Sunday, October 4, 2009

Of Family Reunions and Toxic Waste

Yesterday a family reunion on my mother’s side offered a great southern banquet (but no fried chicken!? - a sign of the times) which served as a nice change of pace from the usual schedule of buying groceries, yard work, house cleaning, and laundry. I only see most of that part of the family once a year – just frequently enough to get a few people’s names mixed up.

Topics of discussion at these things stay fairly benign, generally limited to how mockingbirds are bad to eat your tomatoes, an update on the latest aliments various distant family members are dealing with, trips taken over the past year, how’s work or retirement going, showing off photographs, etc. Randall (who I had initially mistaken for Gary) and I had what was for me the most substantive conversation of the gathering when he brought up the fact that five of his friends had fairly recently been diagnosed with various forms of cancer.

A physician had recently confided to him that he had never practiced in a place where there was a higher rate of cancer among the population than around here. I interjected that it was because of local industry and he immediately agreed. Years of illegal toxic waste disposal, little or no protection from various chemicals in the manufacturing plants, the subsequent deterioration of the quality of the drinking water were all to blame Randall said.

Randall used to work for the county road department and told me that several times through the years the crews would run into unknown, buried dumps while laying new roads. Construction would have to halt for a few days so that someone with environmental experience could be called in to clean up the illegal dumps which were usually comparatively small but nevertheless hazardous. Randall stated he believed that for years local industries had simply paid some farmers for the right to bury whatever it was they wanted buried on the farmer’s land. The sums of money were cheaper than other waste disposal methods and seemed abundant to the farmer who was likely told just to keep his mouth shut.

All those things add up over the years, Randall said, and they seep down into the water table. Randall is just a country boy. He’s certainly no eco-nut. And his story is one I have heard from others over the years. Whenever someone complains about the Environmental Protection Agency and government “red tape” with pollution controls and waste disposals, I think of stories like Randall told me. Honest stories from individuals with no agenda.

We know what this country would be like with government environmental laws and controls. It would be like all the little illegal dumps in my county. It would be like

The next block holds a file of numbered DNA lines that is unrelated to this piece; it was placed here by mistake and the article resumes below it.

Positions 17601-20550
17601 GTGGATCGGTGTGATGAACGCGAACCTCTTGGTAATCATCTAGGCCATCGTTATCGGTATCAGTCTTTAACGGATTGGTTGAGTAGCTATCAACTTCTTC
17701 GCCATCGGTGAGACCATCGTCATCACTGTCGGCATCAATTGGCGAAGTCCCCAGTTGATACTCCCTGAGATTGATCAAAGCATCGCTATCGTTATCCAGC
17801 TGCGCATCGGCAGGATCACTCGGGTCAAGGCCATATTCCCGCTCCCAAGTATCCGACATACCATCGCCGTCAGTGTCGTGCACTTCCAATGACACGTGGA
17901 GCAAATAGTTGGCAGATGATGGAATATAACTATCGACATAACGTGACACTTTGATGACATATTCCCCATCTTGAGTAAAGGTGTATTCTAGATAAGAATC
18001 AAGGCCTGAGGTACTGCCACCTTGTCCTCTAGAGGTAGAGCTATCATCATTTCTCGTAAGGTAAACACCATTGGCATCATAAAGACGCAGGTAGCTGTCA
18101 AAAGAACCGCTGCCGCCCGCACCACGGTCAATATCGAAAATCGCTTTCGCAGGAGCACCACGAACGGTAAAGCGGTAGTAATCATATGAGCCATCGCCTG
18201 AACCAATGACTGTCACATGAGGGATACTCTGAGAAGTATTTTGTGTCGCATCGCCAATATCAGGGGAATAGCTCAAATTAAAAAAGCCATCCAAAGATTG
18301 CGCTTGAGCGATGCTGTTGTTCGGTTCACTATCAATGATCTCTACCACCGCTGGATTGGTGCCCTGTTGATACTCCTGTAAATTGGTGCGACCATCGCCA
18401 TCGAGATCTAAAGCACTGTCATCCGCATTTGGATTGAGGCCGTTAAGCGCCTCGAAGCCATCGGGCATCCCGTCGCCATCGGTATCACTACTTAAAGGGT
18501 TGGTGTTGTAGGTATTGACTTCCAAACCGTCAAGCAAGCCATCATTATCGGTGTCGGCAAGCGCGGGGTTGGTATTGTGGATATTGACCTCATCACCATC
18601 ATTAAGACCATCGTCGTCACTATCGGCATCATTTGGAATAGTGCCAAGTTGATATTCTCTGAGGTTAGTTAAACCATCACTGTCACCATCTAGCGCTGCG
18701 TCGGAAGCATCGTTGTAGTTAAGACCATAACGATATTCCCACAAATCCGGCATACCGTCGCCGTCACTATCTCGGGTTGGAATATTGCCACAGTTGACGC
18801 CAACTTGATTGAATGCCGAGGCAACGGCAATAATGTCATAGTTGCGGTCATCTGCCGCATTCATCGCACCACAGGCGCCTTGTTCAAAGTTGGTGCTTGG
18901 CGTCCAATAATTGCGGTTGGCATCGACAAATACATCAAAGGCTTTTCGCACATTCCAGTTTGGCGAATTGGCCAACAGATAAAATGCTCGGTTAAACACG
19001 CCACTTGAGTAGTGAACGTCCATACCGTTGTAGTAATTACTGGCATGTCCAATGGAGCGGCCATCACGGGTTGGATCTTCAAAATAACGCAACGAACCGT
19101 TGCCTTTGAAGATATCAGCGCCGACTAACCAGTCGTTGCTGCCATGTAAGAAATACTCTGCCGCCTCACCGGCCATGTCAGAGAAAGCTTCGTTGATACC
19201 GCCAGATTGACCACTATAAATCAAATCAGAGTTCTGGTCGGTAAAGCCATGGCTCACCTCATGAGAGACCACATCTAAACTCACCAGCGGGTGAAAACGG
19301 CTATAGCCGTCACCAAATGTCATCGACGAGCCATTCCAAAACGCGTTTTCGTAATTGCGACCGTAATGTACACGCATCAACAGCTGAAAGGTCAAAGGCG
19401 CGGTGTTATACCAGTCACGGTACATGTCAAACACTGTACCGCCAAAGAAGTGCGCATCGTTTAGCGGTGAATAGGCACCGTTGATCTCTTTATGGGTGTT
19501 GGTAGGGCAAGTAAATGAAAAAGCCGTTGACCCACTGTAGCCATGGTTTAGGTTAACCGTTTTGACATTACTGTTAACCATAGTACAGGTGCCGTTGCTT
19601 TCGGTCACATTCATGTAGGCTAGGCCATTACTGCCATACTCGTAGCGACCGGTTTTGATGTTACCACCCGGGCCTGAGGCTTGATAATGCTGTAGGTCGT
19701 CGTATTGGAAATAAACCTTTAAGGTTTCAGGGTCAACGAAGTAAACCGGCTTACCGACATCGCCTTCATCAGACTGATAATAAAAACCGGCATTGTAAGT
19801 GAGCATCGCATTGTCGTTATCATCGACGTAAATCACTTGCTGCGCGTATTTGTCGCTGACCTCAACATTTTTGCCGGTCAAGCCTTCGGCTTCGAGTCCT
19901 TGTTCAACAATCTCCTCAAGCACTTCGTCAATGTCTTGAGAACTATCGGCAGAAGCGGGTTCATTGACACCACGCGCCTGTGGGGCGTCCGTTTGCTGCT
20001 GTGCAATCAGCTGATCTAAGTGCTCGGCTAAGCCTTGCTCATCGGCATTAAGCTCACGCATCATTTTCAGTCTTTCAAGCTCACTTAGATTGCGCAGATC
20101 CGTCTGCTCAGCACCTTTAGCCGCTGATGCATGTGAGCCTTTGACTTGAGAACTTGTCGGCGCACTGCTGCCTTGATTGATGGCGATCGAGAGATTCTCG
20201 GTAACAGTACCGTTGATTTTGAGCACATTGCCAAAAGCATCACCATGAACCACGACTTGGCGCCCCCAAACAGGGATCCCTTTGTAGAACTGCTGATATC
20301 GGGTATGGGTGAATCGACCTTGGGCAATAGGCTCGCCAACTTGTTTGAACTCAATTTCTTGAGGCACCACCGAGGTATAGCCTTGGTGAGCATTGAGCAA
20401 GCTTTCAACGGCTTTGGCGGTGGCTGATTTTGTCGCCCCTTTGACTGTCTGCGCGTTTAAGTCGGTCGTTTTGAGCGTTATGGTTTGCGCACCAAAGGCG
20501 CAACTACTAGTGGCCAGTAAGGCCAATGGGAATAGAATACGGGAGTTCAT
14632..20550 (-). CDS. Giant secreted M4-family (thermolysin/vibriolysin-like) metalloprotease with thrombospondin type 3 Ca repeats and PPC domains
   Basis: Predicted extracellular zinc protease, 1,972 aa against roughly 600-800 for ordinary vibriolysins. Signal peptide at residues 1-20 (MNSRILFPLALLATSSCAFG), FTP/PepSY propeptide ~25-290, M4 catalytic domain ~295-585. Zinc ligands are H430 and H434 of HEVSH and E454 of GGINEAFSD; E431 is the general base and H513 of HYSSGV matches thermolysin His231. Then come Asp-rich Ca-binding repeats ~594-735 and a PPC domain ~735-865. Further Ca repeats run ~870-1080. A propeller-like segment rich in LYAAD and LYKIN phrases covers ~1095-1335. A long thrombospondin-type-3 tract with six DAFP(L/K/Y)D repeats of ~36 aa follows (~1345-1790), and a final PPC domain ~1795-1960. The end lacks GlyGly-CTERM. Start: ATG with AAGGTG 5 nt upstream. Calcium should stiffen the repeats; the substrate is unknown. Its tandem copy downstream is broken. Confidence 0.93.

Lake Erie dying. It would be like the uncontrolled pollution in China and India today. It would be countless little acts by random corporations and businesses that add up to freedom abused and a degradation of the quality of life on a massive scale.

Then we all sat in various groupings for photos and left after everybody had a shot at the desserts. Reunions aren’t my thing really but we do it for my mom.

Saturday was our first real weekend day of fall weather. Bright blue skies, cool, a bit breezy. Fall is my favorite time of year. No color around here yet – that usually comes around the end of October. But, just the feeling of fall is so refreshing.

Jennifer and I worked in the yard, mulching beds and mowing. We made sure to take a couple of breaks on the front porch to enjoy the day. No need to push ourselves. My daughter was out with my sister and cousin shopping. She went to a movie later and got home rather late.

Later in the afternoon Jennifer and I watched
the Braves lose to the Washington Nationals 6-4 despite a great job of starting pitching by Jair Jurrjens. What a terrific young pitcher. I hope the Braves are able to hold on to him when he becomes eligible for free agency. He reminds me Tom Glavine or John Smoltz when they were in their early 20’s. A different style of pitcher, of course, but very much in that same class potentially.

The loss was rather typical of the Braves season. Great starting pitching, some timely hitting but not enough of it, and an erratic bullpen. I really like our individual players but the team just didn’t jell for
Bobby Cox this year. Wait ‘til next year.

After the game we listened to music. I read until about midnight. All-in-all a relaxing day.

Friday, October 2, 2009

The Last Tomato Sandwich

Tonight I ate a tomato sandwich for dinner. It was three slices of a large juicy one placed in just the right amount (too much) of mayonnaise resting in two wheat-grained slices of bread with a large glass of milk.

There is little better than that first bite of a tomato sandwich in summer. After desiring one for weeks in late-spring, summer brings that foray into simple southern cuisine quintessence. The ultimate tomato experience.

Then, over the next weeks, you eat a lot of tomatoes. A lot of them. And the sandwich itself becomes a dull commodity. Only Time makes it precious again.